Here's what Americans know about Stand Your Ground laws: Not only are they a disaster waiting to happen, they are a disaster that has already cost an innocent boy his life.
Florida's foolish law was the reason it took so long for authorities to charge George Zimmerman with the murder of Trayvon Martin and almost certainly the reason Zimmerman felt empowered enough to carry a gun in his needless confrontation with Trayvon.
These dangerous laws are in effect in 24 states and, if Sen. George D. Maziarz has his way, New York will become the 25th. In fact, that is unlikely to happen, since there is no similar bill in the Assembly and even Senate Majority Leader Dean Skelos says there are no plans to take up the bill.
Still, Maziarz, R-Newfane, stubbornly defends this legislation. Opponents across the state have called on him to drop it, but he won't.
Maybe he thought the bill made sense when he first introduced it four years ago. More likely -- since the bill makes no sense -- it was a favor to the National Rifle Association, which has pushed for these reckless laws around the country.
Stand Your Ground laws are a pointless expansion of the right to self-defense. They have nothing to do with gun ownership or with reasonably protecting yourself or your family. What they say is that armed people have no duty to safely retreat if they fear for their safety in a place they are entitled to be. They are allowed to shoot first.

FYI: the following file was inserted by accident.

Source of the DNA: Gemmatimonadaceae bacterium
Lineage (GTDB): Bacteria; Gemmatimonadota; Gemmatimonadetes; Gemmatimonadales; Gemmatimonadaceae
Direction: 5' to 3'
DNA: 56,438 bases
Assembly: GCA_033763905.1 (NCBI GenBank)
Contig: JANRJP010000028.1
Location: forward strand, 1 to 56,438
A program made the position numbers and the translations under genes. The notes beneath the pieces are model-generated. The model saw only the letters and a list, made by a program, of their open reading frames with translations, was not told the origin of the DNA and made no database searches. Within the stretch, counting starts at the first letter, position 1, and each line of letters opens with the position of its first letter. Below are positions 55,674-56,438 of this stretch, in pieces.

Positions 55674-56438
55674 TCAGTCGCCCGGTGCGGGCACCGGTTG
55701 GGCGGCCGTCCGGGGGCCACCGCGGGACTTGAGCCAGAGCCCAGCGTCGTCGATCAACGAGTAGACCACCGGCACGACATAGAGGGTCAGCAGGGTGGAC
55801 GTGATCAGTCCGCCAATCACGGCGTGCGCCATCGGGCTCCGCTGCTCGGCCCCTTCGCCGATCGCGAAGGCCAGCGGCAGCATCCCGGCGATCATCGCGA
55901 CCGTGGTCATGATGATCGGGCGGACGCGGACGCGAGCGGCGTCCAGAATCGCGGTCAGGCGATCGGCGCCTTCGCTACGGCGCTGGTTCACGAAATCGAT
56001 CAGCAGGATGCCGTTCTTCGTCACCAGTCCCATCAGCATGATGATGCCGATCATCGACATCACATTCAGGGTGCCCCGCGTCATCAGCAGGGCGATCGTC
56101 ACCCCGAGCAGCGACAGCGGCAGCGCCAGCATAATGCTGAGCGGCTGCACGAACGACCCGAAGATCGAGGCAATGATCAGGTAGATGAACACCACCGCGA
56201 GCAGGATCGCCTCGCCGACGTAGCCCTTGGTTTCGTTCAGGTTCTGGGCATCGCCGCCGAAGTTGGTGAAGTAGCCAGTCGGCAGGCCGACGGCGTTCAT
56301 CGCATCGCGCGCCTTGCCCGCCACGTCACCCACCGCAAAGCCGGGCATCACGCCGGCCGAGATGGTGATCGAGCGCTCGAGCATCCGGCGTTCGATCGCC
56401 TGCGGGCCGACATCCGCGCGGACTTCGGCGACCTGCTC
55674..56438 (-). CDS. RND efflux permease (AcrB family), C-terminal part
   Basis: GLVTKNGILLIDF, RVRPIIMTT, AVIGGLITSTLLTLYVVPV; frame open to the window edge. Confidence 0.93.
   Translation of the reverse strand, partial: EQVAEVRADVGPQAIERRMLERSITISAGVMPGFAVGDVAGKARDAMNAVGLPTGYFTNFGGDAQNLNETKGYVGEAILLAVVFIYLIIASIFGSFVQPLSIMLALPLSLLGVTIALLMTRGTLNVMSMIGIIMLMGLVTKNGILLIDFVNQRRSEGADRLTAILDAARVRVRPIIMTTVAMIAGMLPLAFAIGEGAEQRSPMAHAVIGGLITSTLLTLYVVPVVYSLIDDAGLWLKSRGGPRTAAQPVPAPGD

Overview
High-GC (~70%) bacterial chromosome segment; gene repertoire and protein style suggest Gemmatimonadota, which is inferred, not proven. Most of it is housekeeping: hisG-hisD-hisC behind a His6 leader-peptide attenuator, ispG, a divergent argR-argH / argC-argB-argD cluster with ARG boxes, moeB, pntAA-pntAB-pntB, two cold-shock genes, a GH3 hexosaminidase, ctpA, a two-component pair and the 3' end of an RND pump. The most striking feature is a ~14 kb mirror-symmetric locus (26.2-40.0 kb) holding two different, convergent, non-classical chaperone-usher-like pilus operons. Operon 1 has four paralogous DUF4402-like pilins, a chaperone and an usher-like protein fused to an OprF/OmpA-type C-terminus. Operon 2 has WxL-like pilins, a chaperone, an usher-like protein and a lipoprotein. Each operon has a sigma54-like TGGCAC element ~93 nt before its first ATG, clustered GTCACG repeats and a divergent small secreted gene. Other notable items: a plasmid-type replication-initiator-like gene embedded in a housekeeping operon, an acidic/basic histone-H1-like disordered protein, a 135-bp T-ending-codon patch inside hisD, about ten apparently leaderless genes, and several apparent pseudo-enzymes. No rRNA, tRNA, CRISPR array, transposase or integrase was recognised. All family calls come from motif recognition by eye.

Zimmerman was where he was entitled to be, but so was the 17-year-old Trayvon. As a neighborhood watch captain, Zimmerman should not have been armed, but he was. He claims the teen attacked him. The state of Florida says Zimmerman committed murder.
A law like this has no place on the books of New York State and, fortunately, there is no real prospect that it will find its way in. But we expect legislators to be responsible in the laws they recommend. Maziarz has been a strong and effective senator for Western New York, so his devotion to so terrible a law is as puzzling as it is troubling.
Maybe he just sees it as a freebie. Since it is all but impossible for the law to pass in New York, perhaps he thinks the greater risk to him is to let down those who unaccountably support the measure. It makes a certain strategic sense, as long as you're willing to disregard the fact that Stand Your Ground laws are both dangerous and unnecessary.
Here's what one former prosecutor told a Florida newspaper about the state's Stand Your Ground law, even before Trayvon was slain: "It is an abomination," said former Broward County prosecutor David Frankel. "The ultimate intent might be good, but in practice, people take the opportunity to shoot first and say later they had a justification. It almost gives them a free pass to shoot."
That is what Maziarz is endorsing, whether he knows it or not. He should rethink his position.